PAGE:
The HSAs (health savings accounts) are in my view the best answer that I know to the question: How do you increase people’s responsibility in health care spending in a fair way that balances compassion (giving the sick all they need) and responsibility (discouraging waste and overspending).
One of the main drivers of health care cost is the moral hazard, the fact that we are “shopping with someon else’s credit card” and therefore do not mind at all to spend generously and overspend. Unless you adress the moral hazard, you will never curb the spiraling health care costs. Obviously everybody wants to best, most complete, most modern etc…...This desire leads to cost overruns and it is often not necessary to reach the goal of diagnosis and or treatment.
People only get a bit more selective and cost conscious when they have to pay pat of the bill themselves. Then, and only then, they will ask the question: “Doctor, how can we manage my condition in a cost efficient way” and if their own money is at stake, they will keep an eye on the doctor’s spending.
The only other way is the top-down, one size fits all, anonymously handed down by committee cost reduction through rationing and through making resources simply unavailable - as it is done in single payer systems such as Canada and the UK - with al the disadvanatges that come with it.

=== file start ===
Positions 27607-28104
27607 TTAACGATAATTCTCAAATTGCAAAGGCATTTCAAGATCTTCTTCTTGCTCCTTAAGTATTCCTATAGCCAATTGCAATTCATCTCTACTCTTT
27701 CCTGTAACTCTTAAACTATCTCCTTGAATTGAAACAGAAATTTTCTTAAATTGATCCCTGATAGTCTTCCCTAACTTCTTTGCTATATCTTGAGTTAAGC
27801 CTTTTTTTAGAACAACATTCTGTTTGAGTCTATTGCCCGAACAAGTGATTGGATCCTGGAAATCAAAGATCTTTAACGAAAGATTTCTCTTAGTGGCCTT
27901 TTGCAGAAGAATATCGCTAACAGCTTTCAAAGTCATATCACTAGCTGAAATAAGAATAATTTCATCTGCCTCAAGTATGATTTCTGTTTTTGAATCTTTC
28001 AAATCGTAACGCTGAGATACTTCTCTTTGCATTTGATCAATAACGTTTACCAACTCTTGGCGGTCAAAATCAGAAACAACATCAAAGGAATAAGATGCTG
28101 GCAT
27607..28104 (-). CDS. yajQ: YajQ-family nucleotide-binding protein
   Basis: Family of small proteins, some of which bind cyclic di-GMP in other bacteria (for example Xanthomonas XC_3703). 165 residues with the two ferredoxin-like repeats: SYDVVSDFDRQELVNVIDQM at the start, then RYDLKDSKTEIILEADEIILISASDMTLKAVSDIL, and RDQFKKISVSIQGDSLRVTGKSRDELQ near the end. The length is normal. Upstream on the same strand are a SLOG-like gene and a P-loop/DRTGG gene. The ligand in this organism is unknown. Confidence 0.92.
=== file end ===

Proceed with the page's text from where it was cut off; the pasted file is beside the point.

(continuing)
The HSAs are a intelligent, balanced and fair way of adressing this problem, my favorite solution so far. I still have not found anything better. That is why HSA deserve publicity.
Here is a quote from John Goodman" excellent Healthcare blog, a comment left by Greg Scandlen, whose website "www.hsaeducator.com" I highly recommend. I could have called this "debunking myths about HSAs" but that expression is so overused...
"Greg Scandlen Says:
May 21st, 2008 at 3:52 pm
The week was not enhanced by the hearing on HSAs held by the Health Subcommittee of the House Ways & means Committee. Chairman Pete Stark (D-CA) has long been contemptuous of HSAs or anything slightly similar. He seems to think that the federal Medicare program is the Nirvana of health care financing - never mind that it has $34 trillion in unfunded liabilities and even then it pays only about half of the average senior’s health expenses.
The witnesses at the hearing included three long-standing opponents of HSAs — Linda Blumberg of the Urban Institute, Judy Waxman of the National Women’s Law Center, and Michael Chernew of the Harvard Medical School. What these folks had to say was boringly predictable and I’m not going to repeat it here. You can go to the Committee’s web site and download their testimony if you are feeling masochistic.
But we responded by submitting a statement that tried to rebut some of the distortions. Part of our statement said –
Most of what you have been told in the testimony to date is either mistaken, based on suppositions or surveys of uninformed people, or simply irrelevant to CDHC. For example –